A-Ko has superhuman strength for some reason. One day, she transfers to Graviton High School with her long-time friend C-Ko, who is whiny and can’t cook. Once there, C-Ko catches the eye of B-Ko, who desperately want to make C-Ko her friend. B-Ko then challenges A-Ko to a series of increasingly violent fights, until aliens invade and interrupt everything.
Project A-Ko is a parody movie. The plot, such as it is, exists merely to move from one parody to the other. As a result, it feels a little disjointed and repetitive. A-Ko wakes up late, runs down a spy named ‘D,’ and fights B-Ko outside the school four or five times; but the running gags are effective, and there’s enough escalation and variation in each repetition to keep your interest.
The characters are no deeper than the plot. An interview with the producer, Yuji Moriyama, said that the characters were based on blood type fortune telling (similar to horoscopes here, it is believed that a person’s blood type can indicate their disposition) and that’s about as far as they’re developed. But again, this isn’t a plot movie, it’s a parody movie, and the characters, such as they are, are suitable tools.
The movie was made in 1986, and the titles it parodies are from that time. Fist of the North Star, Star Wars, Macross, and Captain Herlock are the most notable reference; but the whole things is a survey of 80s anime cliches, from school girls, to robot suits, super powers, implied lesbianism, alien princesses, and occasional nudity.
Project A-Ko was one of the title responsible for creating the anime fan market in North America. it came out around the same time as VHS, and was subtitled illegally by fans in America and passed around. It was soon available on every college campus in the country.
I think the fact that it was a parody is what led to its success here. It was a collection of everything that made anime unique from anything America was producing at the time. The people here wouldn’t know what was being parodied, but they appreciated it on another level, as a collection of weirdness from another country.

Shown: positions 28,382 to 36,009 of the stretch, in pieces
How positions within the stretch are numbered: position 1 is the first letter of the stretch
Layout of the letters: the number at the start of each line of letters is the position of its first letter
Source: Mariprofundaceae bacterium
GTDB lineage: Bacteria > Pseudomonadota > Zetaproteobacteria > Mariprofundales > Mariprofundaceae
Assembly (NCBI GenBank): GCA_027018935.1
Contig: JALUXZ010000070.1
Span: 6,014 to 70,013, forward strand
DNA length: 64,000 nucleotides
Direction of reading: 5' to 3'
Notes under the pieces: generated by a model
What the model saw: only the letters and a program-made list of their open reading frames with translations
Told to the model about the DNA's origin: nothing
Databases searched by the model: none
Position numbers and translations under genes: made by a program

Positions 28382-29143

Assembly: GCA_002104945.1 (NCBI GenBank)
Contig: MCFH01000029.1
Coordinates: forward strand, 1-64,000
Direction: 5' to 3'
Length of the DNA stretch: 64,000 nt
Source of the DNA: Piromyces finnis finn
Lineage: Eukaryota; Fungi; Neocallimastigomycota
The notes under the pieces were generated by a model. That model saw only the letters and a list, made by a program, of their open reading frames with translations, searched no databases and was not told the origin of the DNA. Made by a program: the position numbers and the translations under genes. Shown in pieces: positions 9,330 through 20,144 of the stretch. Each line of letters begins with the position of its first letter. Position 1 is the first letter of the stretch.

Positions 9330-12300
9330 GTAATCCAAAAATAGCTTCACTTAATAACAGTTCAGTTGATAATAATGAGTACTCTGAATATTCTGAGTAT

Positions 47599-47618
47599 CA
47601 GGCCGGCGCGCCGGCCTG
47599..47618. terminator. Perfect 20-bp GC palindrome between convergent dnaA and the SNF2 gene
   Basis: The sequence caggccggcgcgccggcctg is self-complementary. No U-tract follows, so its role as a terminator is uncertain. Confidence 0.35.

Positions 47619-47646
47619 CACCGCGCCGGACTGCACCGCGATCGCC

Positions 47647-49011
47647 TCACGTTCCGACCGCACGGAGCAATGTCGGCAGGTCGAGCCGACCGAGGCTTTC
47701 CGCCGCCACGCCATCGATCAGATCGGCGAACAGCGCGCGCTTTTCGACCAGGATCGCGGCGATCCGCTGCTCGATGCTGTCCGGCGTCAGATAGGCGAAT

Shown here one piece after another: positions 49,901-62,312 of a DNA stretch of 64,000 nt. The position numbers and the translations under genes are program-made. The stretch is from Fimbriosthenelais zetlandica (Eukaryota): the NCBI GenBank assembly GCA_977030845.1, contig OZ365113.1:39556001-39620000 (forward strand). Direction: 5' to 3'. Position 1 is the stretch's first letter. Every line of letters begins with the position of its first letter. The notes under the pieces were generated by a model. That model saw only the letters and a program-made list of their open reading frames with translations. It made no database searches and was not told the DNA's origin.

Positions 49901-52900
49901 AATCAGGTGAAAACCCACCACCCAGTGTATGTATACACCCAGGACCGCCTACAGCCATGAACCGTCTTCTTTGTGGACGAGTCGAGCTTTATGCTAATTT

Project A-Ko was one of the first anime titles to be released in America, by CPM (actually, Robert Woodhead, the president of Animeigo said that he was offered the title as their first license, but passed on it in favor of Madox-1).
Parodies are products of their time, the things they reference are forgotten. I first bought Project A-Ko on subtitled VHS nearly two decades ago, so I have a nostalgic connection to it; but I’m not sure how it would play to today’s audience. But if you’re a fan of 80’s anime and its conventions, Project A-Ko is a great reminder of what made them fun.
It’s long been rumored that the original masters for Project A-Ko were lost; Eastern Star used a laserdisc as a source for its release, and digitally remastered it. The colors are more vibrant than CPM’s old DVD, but there’ still a lack of sharpness. Ironically, many of the older titles, like Fist of the North Star, and Macross that are parodied in the movie look better on their respective DVDs.
There’s a large number of extras. Interviews, behind the scenes, a commentary track, music videos, etc.
I would be hesitant to recommend this to random people on the street; but for fans of Project A-Ko, or of this vintage of anime, this is a fine presentation of the film.